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An interesting post by Brad Warner...

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An interesting post by Brad Warner...

Postby Shodo on Sat Apr 09, 2011 1:32 pm

Here it is:
http://hardcorezen.blogspot.com/2011/04 ... ssion.html

For the past few years a number of people have been suggesting that I join one or both of the current US-based associations of Zen teachers, the SZBA (Soto Zen Buddhist Association) and the AZTA (American Zen Teachers Association). I’ve hemmed and hawed about this for quite some time. Some of those who belong to or even hold important positions in these organizations are friends of mine. I respect their views on most matters. So when they say I ought to join these groups, I believe their opinion on the matter is worth considering.

Yet for all this time I still haven’t joined either organization. Something about them just didn’t seem right to me. It was never anything I could articulate very well. It was just a feeling I had. It seemed to me that to join one of these organizations would go directly against the most fundamental reasons I got into this whole Zen thing in the first place. Yet for a long time I couldn’t put my finger on why I felt that way.

I’ve finally managed to nail down what it is that troubles me so deeply about these organizations. And it comes down to one single word. That word is “professional,” as well as its grammatical variations (professionalism, profession, etc.).

In the fall out from the sex scandals involving Genpo Roshi, Eido Shimano Roshi, Maezumi Roshi, Baker Roshi and whoever else has been caught with their dick where it wasn’t supposed to be, a lot of people are saying the same thing. They say that Zen teachers are very much like therapists, doctors and lawyers and as such should be required to belong to some kind of organization to police their activities the way these other professionals are.

Let me just spell my position out very clearly here.

Zen teachers are not therapists.

Zen teachers are not doctors.

Zen teachers are not lawyers.

I recently came across a piece on the Internet in which someone lamented the current state of affairs in the Zen world and then asked, “Is Zen not, in it’s deepest sense, in the helping profession?”

I also came across a statement by a member of both SZBA and AZTA stating, “the SZBA and the AZTA hold the premises that Zen teaching is a profession.”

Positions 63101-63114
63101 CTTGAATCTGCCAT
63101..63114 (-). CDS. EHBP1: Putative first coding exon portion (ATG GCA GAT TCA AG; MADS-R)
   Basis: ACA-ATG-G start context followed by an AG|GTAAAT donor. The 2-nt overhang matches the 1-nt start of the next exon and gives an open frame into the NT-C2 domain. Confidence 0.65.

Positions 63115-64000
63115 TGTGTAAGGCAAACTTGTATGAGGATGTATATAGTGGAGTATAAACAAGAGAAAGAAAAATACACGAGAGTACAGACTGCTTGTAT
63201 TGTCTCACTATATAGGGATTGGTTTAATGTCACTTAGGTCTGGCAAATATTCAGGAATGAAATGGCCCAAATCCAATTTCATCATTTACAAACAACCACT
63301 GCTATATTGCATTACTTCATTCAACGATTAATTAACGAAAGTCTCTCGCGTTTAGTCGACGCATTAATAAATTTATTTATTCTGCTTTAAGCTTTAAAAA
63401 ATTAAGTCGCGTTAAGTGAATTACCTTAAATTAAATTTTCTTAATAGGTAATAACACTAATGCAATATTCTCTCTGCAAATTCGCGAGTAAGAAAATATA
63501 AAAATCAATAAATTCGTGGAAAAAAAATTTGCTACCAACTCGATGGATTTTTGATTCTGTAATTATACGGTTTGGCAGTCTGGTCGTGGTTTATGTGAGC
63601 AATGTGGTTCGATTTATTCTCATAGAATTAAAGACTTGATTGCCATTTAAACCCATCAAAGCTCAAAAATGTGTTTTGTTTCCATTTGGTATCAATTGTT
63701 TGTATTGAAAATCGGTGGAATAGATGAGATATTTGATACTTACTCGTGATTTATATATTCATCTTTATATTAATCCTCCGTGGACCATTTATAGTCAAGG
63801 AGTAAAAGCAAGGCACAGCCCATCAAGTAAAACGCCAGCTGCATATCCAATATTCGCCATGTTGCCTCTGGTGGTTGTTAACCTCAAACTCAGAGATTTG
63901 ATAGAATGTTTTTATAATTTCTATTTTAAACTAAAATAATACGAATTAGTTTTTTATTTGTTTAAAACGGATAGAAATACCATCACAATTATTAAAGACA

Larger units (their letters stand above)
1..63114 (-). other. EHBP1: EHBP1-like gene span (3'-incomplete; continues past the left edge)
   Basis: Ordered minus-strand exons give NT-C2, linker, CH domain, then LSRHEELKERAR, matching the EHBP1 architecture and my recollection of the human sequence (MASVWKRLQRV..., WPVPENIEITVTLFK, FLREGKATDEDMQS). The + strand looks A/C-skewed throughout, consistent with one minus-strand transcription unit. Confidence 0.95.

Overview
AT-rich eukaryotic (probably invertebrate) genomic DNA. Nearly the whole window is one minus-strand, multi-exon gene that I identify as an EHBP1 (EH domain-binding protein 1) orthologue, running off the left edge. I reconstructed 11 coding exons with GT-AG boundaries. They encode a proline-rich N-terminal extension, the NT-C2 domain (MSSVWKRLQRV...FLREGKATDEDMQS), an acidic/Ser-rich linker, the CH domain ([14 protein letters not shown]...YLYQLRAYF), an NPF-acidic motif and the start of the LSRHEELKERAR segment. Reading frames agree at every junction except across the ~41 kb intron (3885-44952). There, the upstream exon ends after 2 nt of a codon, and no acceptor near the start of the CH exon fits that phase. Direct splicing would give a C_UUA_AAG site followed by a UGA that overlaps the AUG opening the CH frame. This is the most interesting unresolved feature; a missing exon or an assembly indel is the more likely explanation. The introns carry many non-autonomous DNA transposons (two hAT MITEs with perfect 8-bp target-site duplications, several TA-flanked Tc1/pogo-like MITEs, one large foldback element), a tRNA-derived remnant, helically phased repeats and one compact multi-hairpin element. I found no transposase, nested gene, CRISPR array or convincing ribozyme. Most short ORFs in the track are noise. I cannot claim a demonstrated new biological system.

These statements are both entirely incorrect. I know it’s far too bold for me to say such a thing when so many people believe that these statements are correct. But this is my firm position on the matter.

Zen is not in the helping profession. Zen teachers are not professionals.

A Zen teacher is someone who has chosen to do serious work on herself or himself. Our experiences in doing this work on ourselves can be useful to others. Many of us allow other people to join us in this work. Those who join us in this work may very well be helped. And most of us will try our best to help them when we can.

But fundamentally a Zen teacher is not a professional who helps students who are non-professionals in exchange for compensation. The so-called “students” are actually companions in work that is being undertaken by both teacher and student. The only real difference is that the teacher is someone who has done this work for a bit longer than the student. Yet the teacher is no more advanced, because the concept of “advancement” is an illusion.

This is why I refuse to accept students. I do not wish to share my work with anyone who defines herself or himself as my student. That would be unfair to both of us. Such a person is only a hindrance to me. They get in the way of what I need to do. Frankly, students are a nuisance. Furthermore, their attitude of viewing themselves as students is a hindrance to them. It’s such a hindrance that it makes it impossible for me to help them even if I wanted to.

Zen teachers are not in the helping profession. That would imply that we charge money to people who come to us to be helped, the way a professional therapist does. It would imply that we promise to help heal them in exchange for that money, the way professional doctors do. It implies that we promise them concrete results from our paid efforts to help them, the way professional lawyers do. No decent Zen teacher I know of views what he or she does in that way.

In fact, I would be so bold as to further state that the root of many of the problems in Zen right now stem from the fact that too many Zen teachers view themselves as “professionals” or as members of the “helping profession.”

I disagree completely with the position taken by the SZBA and the AZTA. They are dead wrong. Zen teaching is not a profession and must never be a profession. A professional is someone who charges for their services and promises some kind of results, even if not necessarily promising what the client views as success. The moment Zen teachers start looking upon what they do in this way, what they do is no longer Zen teaching at all.